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Researchers at Columbia University in the US have developed a new device structure in which they can vary the “twist” angle between layers of 2D materials (such as graphene) and study how this angle affects their electronic, optical and mechanical properties. The measurements, which are carried out on a single structure rather than multiple ones (as was the case before), could advance the emerging field of “twistronics” – a fundamentally new approach to device engineering.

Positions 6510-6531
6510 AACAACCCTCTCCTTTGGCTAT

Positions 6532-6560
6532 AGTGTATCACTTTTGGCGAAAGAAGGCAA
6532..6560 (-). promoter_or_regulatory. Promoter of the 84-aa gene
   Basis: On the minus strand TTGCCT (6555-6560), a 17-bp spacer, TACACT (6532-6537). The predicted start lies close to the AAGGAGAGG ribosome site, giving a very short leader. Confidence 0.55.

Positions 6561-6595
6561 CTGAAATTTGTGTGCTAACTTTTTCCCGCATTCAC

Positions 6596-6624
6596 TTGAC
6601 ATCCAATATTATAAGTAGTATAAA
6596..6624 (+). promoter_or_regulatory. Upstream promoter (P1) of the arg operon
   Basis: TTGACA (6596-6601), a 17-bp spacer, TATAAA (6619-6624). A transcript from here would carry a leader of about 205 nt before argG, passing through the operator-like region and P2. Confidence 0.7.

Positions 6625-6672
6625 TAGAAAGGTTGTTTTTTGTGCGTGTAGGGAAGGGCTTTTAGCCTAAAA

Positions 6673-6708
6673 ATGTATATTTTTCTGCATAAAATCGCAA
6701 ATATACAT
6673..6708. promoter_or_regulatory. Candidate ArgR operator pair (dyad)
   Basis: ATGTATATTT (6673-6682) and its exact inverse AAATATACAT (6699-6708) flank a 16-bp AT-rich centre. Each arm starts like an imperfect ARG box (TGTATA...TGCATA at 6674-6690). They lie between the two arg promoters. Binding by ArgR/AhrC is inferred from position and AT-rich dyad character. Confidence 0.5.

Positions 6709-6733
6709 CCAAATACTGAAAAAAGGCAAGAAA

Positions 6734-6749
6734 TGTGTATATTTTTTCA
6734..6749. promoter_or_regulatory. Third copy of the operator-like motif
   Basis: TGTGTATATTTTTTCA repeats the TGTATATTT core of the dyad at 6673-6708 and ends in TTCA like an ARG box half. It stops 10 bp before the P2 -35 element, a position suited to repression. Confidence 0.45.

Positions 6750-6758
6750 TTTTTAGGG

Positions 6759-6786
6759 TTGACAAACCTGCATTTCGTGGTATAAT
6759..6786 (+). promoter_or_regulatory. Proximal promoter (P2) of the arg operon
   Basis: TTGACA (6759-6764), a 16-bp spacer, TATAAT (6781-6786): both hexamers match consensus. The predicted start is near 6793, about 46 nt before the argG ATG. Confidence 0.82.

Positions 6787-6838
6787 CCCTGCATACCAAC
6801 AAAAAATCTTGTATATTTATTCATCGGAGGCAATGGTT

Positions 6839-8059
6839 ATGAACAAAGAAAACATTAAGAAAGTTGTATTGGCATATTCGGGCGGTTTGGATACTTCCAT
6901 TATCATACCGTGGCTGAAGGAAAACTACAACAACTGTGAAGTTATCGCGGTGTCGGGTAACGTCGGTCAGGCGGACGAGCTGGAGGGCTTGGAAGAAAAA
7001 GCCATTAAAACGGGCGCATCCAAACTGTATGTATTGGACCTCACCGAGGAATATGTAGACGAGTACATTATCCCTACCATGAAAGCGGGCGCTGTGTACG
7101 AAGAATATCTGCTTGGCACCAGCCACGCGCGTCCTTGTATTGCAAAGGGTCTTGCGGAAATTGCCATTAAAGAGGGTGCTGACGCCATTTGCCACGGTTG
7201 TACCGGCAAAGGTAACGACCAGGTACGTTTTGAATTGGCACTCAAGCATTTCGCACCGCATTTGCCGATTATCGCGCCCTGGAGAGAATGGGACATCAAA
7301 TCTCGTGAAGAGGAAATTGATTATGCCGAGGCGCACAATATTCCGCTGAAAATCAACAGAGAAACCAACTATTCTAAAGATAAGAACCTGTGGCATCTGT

“In recent years, researchers have realized that the weak coupling between different layers of 2D materials can be used to manipulate these materials in ways that are not possible with more conventional structures,” explains Cory Dean, who led this research effort together with James Hone. “One dramatic example is being able to modify their electronic properties by varying the angle between the layers.

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